All posts by alicesaraswati

Content creator to www.englishtips4u.com

#EngTalk: Generation Equality

Hi, hello, everyone! How are you doing today? Yesterday, we celebrated the International Women’s Day so this article will be related to it.

As we know it, the theme for this year’s International Women’s Day is ‘I Am Generation Equality: Realizing Women’s Rights.’ So what do you think about the theme, fellas?

calendar conceptual data date
Photo by Pixabay on Pexels.com

For me, equality is about no discrimination towards someone regardless of whether the person is a male or female. The same opportunity, the same appreciation, and consequently, the same responsibility. I’d love to read your thoughts about it. I think I was fortunate to grow up in an environment that emphasises how women should be encouraged and supported to be the best version of themselves and I think everyone should have the same chance. Do you agree, fellas?

We have made progress, but there’s still so much to do to ensure that we could become the generation equality. I will start with promoting a safe environment for women to live in and to thrive, be it in a family, at school, or at the workplaces. The work that needs to be done is not necessarily exclusive to one type of sex or gender. We should always respect, support, and care about each other.

 

Compiled by @alicesaraswati for @EnglishTips4U on Monday, 9 March 2020.


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#UKSlang: Slang in Harry Potter Books

Who here is a Harry Potter fan? Even though the books and movies were all released, except for the Fantastic Beasts, I’m feeling a little flashback to Hogwarts. We are sharing some slang used on Harry Potter books.

JK Rowling

 

“Bloody hell!”
We know this one to be used a lot by Ron. It is a common expression in Britain, Australia, and New Zealand. It could express a lot, from surprise to disgust to anger, etc.

Bloody hell

 

“Blimey.”
A popular British word to express surprise. Similar to ‘wow.’

“Bollocks!”
This is a word we should not use carelessly, as it means male genitalia parts. However, it’s used in the same way as ‘nonsense.’

“Codswallop!”
Also means ‘nonsense.’

“Git.”
Somewhat derogatory, git is used to describe a foolish person. Hagrid used it once to refer to Mr Filch.

Mr Filch

 

“Mental.”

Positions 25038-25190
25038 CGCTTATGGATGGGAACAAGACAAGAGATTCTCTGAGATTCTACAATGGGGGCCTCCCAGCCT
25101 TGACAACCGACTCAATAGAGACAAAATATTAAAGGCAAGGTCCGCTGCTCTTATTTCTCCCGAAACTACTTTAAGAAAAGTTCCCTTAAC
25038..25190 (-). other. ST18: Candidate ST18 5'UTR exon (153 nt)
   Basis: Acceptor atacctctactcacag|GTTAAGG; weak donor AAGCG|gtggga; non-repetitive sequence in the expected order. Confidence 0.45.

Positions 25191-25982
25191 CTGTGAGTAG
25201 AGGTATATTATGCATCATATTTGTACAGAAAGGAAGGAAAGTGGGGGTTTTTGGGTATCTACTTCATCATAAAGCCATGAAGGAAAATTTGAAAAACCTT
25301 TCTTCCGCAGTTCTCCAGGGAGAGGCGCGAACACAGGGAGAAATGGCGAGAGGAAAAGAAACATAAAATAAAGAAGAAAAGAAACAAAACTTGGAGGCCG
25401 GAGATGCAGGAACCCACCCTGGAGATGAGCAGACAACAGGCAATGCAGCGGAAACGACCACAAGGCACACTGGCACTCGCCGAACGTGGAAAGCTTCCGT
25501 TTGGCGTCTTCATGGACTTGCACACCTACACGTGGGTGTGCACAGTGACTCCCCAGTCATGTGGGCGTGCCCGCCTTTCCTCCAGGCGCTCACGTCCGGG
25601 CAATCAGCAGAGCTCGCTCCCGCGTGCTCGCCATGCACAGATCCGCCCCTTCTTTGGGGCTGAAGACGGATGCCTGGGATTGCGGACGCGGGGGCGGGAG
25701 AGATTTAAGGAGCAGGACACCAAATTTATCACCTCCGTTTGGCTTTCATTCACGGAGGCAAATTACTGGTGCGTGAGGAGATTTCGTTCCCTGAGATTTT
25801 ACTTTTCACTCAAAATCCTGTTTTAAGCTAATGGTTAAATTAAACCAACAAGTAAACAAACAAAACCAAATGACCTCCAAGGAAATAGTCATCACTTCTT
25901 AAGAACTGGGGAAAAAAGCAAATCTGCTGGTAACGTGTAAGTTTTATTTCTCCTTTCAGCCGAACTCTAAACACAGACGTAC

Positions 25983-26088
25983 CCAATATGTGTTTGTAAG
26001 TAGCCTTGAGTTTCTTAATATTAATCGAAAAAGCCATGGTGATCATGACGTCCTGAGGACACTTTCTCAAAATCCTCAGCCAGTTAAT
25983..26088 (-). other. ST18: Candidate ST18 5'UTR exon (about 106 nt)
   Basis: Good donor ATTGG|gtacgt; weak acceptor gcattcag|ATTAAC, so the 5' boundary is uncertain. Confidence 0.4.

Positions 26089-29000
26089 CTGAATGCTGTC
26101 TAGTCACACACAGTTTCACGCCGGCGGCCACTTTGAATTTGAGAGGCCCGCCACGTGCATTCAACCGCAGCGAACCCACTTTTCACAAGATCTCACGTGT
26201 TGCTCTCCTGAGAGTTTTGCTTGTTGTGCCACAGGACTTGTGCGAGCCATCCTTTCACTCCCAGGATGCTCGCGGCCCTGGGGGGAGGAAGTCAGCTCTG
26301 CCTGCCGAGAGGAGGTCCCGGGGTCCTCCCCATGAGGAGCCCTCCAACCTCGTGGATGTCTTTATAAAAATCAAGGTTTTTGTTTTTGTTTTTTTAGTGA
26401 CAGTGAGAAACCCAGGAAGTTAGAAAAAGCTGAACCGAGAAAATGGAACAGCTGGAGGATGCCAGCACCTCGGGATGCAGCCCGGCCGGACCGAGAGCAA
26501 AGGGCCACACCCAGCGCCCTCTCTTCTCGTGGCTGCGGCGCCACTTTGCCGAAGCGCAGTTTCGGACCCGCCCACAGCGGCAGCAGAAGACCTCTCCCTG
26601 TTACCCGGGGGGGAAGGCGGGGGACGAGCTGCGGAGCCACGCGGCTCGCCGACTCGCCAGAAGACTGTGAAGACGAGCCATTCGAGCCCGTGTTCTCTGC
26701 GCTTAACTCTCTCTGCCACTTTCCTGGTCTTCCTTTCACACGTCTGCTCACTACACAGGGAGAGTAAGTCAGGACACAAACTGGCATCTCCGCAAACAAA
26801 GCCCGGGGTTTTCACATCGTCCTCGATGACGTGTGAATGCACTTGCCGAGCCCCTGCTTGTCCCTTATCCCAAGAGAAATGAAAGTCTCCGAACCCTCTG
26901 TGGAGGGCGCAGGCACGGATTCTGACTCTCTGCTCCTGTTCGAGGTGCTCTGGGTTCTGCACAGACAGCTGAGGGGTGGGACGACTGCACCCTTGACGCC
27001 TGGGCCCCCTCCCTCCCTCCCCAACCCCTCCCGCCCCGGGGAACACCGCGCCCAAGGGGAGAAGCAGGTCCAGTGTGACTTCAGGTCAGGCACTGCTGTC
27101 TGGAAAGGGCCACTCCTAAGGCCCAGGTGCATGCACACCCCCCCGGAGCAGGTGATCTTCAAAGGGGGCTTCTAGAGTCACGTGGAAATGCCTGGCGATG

Meaning crazy or insane.

Mental

 

“Peckish.”
The feeling of small hunger, wanting to eat but not quite hungry yet.

“Snog.”
To kiss passionately, to make out.

 

Feel free to add more on the comment section below!

 

Compiled by @alicesaraswati for @EnglishTips4U on Thursday, 5 March 2020.


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#EngTrivia: Ways to Express Condolences

Fellas, have you ever tried comforting someone who has just lost his/her/their loved ones? What do you usually do or say on such occasion?

selective focus photography of red petaled flower
Photo by Azim Islam on Pexels.com

When someone has just lost someone he/she loves, it is tempting to say something that goes like, “When I lost (insert our loved ones) this is what happened/this is how it went.”

We might think that by saying it, it could help the other person to realise that he/she is not alone. However, a tragedy is a tragedy, whether it happens to us or to someone else. Therefore, refrain from saying something like that as it can be perceived that we are comparing other people’s misery to ours.

We should also avoid saying, “It’s a part of life/it will get better soon/you will feel better soon,” because it could mean that we are trivialising the other person’s loss.

It is also not advisable to ask a grieving person, “Are you okay?” or “How are you feeling?” because of course losing someone we love will never feel okay. This is crucial especially if you are considering to become a journalist who covers the life of famous people.

So what can we do to express our condolences?
Say something that offers sympathy and understanding.
E.g.:
“I’m sorry for the passing of your…”
“I’m sorry for your loss.”
“This must be hard for you.”
“Our sincere sympathy for you and your family.”

Say something that offers help.
E.g.:
“I’m here if you need anything.”
“Take a rest while I take care of everything else.”

Be there for the grieving person.
If it is possible for you to be present, be there for the grieving person. Often a person who has just lost someone he/she loves needs time to process the grief and it is not an easy process. It also doesn’t finish overnight. Be a moral support by ensuring the said person gets enough rest or eat healthy food and try not to exhaust them with the necessity of making a decision.